That's the question raised by a report Tuesday from the Associated Press that says the U.S. has already started flying surveillance missions over Syria to gather intel on ISIS militants there.
While the White House says Obama has not approved military action inside Syria, additional intelligence on the militants would likely be necessary before he could take that step. Pentagon officials have been drafting potential options for the president, including airstrikes. [Associated Press]
Earlier this month, Obama ordered airstrikes against ISIS militants in Iraq. Yet those assaults were aimed at rescuing trapped refugees and pushing ISIS back from Iraq's largest dam.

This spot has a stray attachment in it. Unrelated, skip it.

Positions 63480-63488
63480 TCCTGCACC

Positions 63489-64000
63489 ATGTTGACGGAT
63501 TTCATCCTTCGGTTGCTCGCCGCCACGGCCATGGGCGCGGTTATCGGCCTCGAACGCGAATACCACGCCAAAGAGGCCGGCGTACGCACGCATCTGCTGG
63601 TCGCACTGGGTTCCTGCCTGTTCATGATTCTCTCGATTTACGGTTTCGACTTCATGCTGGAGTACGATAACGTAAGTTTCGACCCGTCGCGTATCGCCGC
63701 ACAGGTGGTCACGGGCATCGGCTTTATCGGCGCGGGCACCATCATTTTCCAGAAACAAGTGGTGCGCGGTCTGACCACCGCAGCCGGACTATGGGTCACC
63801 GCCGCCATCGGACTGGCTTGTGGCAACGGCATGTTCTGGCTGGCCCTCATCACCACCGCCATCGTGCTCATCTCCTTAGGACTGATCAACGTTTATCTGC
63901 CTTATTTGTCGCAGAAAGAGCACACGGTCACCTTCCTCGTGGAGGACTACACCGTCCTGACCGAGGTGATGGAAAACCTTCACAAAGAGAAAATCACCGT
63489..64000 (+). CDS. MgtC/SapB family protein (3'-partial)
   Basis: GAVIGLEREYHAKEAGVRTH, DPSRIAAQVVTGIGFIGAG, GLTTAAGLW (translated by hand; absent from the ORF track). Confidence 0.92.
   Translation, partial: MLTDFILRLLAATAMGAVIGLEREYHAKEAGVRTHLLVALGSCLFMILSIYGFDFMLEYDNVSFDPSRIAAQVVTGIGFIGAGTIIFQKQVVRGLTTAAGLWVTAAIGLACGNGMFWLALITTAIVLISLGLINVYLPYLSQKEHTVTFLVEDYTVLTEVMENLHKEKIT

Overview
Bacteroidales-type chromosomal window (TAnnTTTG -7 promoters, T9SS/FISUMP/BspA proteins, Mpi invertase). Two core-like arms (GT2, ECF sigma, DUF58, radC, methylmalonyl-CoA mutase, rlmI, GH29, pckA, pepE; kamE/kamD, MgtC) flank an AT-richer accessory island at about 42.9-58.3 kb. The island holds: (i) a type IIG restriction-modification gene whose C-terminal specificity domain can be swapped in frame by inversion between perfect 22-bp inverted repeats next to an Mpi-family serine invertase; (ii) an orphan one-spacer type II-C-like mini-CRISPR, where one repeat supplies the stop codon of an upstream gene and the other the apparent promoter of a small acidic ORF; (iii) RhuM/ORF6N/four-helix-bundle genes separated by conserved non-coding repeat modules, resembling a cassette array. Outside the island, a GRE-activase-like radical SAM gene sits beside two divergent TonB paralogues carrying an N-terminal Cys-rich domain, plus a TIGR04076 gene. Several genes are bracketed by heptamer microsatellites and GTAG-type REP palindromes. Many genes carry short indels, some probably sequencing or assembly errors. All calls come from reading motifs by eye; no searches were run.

Shifting the bombing campaign across the border into Syria would represent a sharp escalation in the fight against ISIS, and it would muddle an already complicated foreign policy picture. The U.S. accused Syrian President Bashar al-Assad of using chemical weapons on his own people, and three years ago President Obama insisted Assad must step down. Attacking ISIS, who have waged war with Assad's forces, would de facto aid the embattled Syrian leader.
Still, the administration seems resigned to that possibility, with Chairman of the Joint Chiefs of Staff Gen. Martin Dempsey saying last week the U.S. may need to attack ISIS "on both sides of what is essentially at this point a non-existent border."